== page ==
EThey were accused of spoiling the crops, of changing into animals to commit their misdeeds, even of dancing with the devil. In Europe, between the sixteenthand and the XVIIIand century, thousands of women and, more rarely, men were tried for witchcraft. Almost systematically, these trials resulted in a death sentence. Historians speak of 200,000 witch trials and 50,000 to 100,000 women burned.
In Scotland, the witch hunt was particularly virulent. According to an article by CityLabpublished in October 2019, the number of people accused of witchcraft is “four to five times higher than the European average”. Now, nearly three centuries after the repeal of the Witchcraft Act in 1736, campaigners are set to win a formal apology on behalf of some 3,837 people – 84% of them women – tried for witchcraft. It is estimated that about two thirds of them perished at the stake.
Confessions obtained under torture
the Sunday Times reports that after a two-year campaign led by the group of Witches of Scotlanda bill to exonerate the defendants has been introduced in the Scottish Parliament and won the support of the government led by First Minister Nicola Sturgeon. “It is right that this wrong be righted, that these people who have been criminalized, most of them women, be forgiven”commented MP Natalie Don, at the origin of this text, which should be voted on by the summer of 2022.
In 2001, a similar initiative enabled the House of Representatives of Massachusetts, in the United States, to proclaim the innocence of the victims of the Salem witch trials. Between 1692 and 1693, this series of trials resulted in the arrest of a hundred people and the execution of fourteen women and six men.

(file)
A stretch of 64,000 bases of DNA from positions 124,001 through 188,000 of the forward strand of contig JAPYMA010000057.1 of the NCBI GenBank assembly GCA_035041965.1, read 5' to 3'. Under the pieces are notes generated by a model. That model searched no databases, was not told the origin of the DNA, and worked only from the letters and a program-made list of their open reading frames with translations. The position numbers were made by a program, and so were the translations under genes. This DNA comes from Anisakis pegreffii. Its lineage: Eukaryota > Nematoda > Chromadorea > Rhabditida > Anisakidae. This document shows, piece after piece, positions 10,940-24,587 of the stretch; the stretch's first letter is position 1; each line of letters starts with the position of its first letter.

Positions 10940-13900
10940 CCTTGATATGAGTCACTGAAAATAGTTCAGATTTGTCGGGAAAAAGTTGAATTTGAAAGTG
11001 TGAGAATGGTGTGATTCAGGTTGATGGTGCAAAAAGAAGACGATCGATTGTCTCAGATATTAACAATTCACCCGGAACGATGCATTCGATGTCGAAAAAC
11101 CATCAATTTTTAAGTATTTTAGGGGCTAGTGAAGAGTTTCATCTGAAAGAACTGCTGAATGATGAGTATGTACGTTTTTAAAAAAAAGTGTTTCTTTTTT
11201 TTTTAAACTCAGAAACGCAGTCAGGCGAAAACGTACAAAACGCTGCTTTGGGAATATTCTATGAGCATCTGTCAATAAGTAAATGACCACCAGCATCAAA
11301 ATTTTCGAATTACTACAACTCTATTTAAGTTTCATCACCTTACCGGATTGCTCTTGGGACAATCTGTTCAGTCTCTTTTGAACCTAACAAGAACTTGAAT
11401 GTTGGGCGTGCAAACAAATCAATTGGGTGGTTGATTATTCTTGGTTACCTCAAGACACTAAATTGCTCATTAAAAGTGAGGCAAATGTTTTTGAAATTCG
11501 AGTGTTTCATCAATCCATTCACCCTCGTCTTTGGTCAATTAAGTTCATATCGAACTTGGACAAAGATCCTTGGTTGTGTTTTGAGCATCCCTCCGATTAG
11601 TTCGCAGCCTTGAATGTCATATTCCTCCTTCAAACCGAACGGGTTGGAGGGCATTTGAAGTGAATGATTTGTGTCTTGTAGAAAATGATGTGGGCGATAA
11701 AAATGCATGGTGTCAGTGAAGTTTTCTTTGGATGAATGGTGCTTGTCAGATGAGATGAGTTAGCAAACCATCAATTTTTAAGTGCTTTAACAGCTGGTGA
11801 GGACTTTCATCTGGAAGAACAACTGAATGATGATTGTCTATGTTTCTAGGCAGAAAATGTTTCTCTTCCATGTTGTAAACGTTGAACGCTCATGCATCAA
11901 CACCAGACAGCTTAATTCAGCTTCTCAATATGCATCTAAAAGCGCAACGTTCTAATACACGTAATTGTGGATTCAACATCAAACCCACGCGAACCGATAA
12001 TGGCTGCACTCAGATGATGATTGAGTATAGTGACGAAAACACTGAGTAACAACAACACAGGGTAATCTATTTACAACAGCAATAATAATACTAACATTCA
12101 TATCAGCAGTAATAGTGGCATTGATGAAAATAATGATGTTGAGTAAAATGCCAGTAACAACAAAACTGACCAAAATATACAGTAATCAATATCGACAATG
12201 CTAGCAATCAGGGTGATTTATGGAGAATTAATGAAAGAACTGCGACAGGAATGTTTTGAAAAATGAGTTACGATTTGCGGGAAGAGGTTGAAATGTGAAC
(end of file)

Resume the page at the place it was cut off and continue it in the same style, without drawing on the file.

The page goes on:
In Scotland, witchcraft trials began after the passage of the Witchcraft Act in 1563. Before this date, a few judgments are attested, but they are rare. The first witch hunt began in 1590. King James VI of Scotland, who later became James Ier from England, traveled by boat to Copenhagen to meet his future wife, Princess Anne, the sister of the King of Denmark. On the way back, the ship was caught in a storm. Different people were accused of trying to sink the king’s ship. Eventually, over a hundred alleged witches were arrested in North Berwick, a port town in northeast Scotland. Many confessed under torture to having encountered the devil and sought to kill the king. About 70 people were tried.
James VI was particularly interested in the question. He even wrote a treatise, Daemonologyin 1597, in which he encourages the witch hunt:
“The disturbing abundance in our country in our time of those detestable slaves of the devil, witches and sorcerers, prompts me to write you this note (…) to eliminate the doubt (…) that such attacks of Satan are assuredly practiced, and that his instruments deserve the severest punishment. »
Over time, the king’s interest in the subject waned. Even so, several major series of trials unfolded during the remainder of his reign and well after.
the Guardian cited other well-known cases of witchcraft trials. That of Lilias Adie, for example, accused in particular of having cast a spell on a neighbor to cause him a hangover. Sentenced to death, she died in prison in 1704. Issobell Young was tried, strangled and then burned at the stake in 1629. A stable boy had accused her of having transformed herself into an owl and of having participated on Sabbaths.
The Witches of Scotland website points out that the attributes traditionally associated with witches – brooms, cauldrons, black cats and pointed black hats – were also given to witches. alewives, the name of women who brewed beer. The broom was used to inform consumers that beer was on sale, the cauldron to make it, the cat to ward off mice and the hat to distinguish them at the market.
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Victims of witch hunts between the 16th and 18th centuries soon to be officially exonerated in Scotland
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